ExoTheology & Space-Age Interpretations of the Bible

(religious implications of an inhabited universe)

The London Times: “Does Jesus save aliens?”

Does Jesus Save AliensDoes Jesus save aliens? (11/11/09)

Four hundred years after Renaissance philosopher Giordano Bruno was burnt at the stake for his belief in the “plurality of worlds” (aliens), scientists and religious leaders gathered this week at a seemingly more open-minded Vatican for a conference on astrobiology (aliens).

The meeting focussed on current science, rather than the theological quandaries thrown up by the possibilty of other life forms beyond this planet. But that hasn’t stopped debate spilling over outside the conference.

Yesterday I spoke to Paul Davies, a cosmologist from Arizona State University, just after he addressed the conference. In his view, the possibility of other civilisations – potentially more intelligent than our own – puts Christians “in a real bind”. Specifically, he says that nobody’s satisfactorily addressed the question of whether aliens get saved. “The Catholic church offers a very species specific brand of salvation. Noone says that Jesus came to save the dolphins and certainly not little green men,” he said.

The possibility of extraterrestrial life does not pose the same problems for Eastern religions, which tend to be less Earth-centric, or Islam, which speaks explicitly of life beyond Earth, he said.

The Vatican does not have an official position on alien life forms, but a number of its scientists have spoken out on the issue. Father Jose Funes, director of the Vatican Observatory told the Vatican newspaper, L’Osservatore Romano, that the possibility of “brother extraterrestrials” was not incompatible with Catholic theology.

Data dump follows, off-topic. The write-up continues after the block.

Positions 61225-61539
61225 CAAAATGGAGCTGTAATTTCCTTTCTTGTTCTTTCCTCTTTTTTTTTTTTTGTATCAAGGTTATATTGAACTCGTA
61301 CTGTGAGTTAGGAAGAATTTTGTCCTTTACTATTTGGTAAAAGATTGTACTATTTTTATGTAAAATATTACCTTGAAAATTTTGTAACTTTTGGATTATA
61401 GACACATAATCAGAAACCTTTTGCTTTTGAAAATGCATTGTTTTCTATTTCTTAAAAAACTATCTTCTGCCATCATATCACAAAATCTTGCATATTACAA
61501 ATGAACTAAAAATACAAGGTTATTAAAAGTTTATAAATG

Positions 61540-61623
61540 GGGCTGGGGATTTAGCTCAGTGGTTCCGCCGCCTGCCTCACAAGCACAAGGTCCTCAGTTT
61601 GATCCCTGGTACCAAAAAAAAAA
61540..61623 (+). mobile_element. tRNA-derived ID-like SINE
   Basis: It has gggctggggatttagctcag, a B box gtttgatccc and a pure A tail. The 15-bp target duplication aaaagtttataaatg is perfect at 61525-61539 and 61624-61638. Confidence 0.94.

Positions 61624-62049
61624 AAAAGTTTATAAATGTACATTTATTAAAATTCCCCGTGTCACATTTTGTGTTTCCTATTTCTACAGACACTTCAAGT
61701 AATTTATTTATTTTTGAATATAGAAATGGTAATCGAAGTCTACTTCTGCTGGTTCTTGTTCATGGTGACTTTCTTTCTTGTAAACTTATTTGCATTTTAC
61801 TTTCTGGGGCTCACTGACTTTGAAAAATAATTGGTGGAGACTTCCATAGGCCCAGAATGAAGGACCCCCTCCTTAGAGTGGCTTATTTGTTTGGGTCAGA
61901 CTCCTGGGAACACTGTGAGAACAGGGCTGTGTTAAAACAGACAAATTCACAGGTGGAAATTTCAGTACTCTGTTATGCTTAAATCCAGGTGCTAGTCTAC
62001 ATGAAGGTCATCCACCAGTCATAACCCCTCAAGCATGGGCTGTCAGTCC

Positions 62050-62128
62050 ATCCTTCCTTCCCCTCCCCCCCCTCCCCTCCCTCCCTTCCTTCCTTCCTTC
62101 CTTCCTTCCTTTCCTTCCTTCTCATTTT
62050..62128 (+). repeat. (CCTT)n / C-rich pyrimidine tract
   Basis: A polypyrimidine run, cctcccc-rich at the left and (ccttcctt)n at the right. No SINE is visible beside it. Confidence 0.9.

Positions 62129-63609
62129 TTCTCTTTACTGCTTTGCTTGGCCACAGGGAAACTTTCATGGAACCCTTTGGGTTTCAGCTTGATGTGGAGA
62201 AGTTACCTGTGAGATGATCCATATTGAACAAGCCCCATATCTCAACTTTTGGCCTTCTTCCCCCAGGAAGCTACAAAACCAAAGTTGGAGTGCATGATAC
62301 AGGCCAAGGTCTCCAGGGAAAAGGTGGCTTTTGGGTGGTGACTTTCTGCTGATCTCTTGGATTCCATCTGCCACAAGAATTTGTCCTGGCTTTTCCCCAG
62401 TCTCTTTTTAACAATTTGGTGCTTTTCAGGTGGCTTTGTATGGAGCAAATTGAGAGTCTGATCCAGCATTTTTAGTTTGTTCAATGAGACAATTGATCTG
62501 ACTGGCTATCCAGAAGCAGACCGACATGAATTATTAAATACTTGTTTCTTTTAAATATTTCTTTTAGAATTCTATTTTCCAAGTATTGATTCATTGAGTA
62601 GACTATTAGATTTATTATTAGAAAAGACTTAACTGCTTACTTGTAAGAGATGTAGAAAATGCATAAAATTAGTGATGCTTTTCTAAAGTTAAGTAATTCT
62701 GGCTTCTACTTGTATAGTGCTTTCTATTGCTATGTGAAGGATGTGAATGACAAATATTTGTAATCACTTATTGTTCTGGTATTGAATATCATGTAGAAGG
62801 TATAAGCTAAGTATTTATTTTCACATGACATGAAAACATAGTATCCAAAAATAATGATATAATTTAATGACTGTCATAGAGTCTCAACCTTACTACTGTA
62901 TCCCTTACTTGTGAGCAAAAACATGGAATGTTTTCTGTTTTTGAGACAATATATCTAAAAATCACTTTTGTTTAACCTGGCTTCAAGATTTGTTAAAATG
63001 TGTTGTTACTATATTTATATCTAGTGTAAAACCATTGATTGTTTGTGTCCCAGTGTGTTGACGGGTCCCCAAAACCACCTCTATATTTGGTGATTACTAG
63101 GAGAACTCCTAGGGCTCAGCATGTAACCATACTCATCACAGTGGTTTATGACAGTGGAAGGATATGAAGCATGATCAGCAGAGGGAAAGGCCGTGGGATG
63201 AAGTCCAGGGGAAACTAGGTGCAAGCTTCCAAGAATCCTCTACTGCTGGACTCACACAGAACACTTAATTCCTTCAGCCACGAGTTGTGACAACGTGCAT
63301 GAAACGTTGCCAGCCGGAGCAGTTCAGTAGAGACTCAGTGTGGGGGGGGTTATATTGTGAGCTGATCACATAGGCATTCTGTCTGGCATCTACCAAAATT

William Stroeger, an astrophysicist at the Vatican Observatory Research Group and a Jesuit priest, agreed: “There might be fundamentalists for whom the two things are incompatible but mainline congregations – Roman Catholics, Lutherans, Presbyterians, Methodists – would not have a problem with this,” he said.

Stroeger pointed out that the Catechism introduced after the second Vatican council states that there can be no conflict between science and religion. “If there’s a contradiction it means that we haven’t understood or interpreted one of them correctly,” he said.

This may be the case, but I agree with Davies that this isn’t a trivial issue for theologists. Giggle factor aside, the question of whether Jesus would save aliens goes right to the heart of Christian beliefs. If you believe that “intelligent life” equals having a soul, then you have to ask where you’d draw the line. If scientists found dolphins on a distant planet, they would be mad with excitement at having found something so smart. But what would theologians make of them?

Stroeger conceded that the discovery of intelligent life elsewhere in the Universe would pose a challenge, but said that it would not be insurmountable. “There are some difficult issues to resolve, such as whether Jesus as saviour is the one who saves everyone in the Universe or if there are other equivalent salvation events that take place elsewhere in the Universe,” he said.

I was left feeling slightly mind-boggled at how you would even begin to answer such a question.

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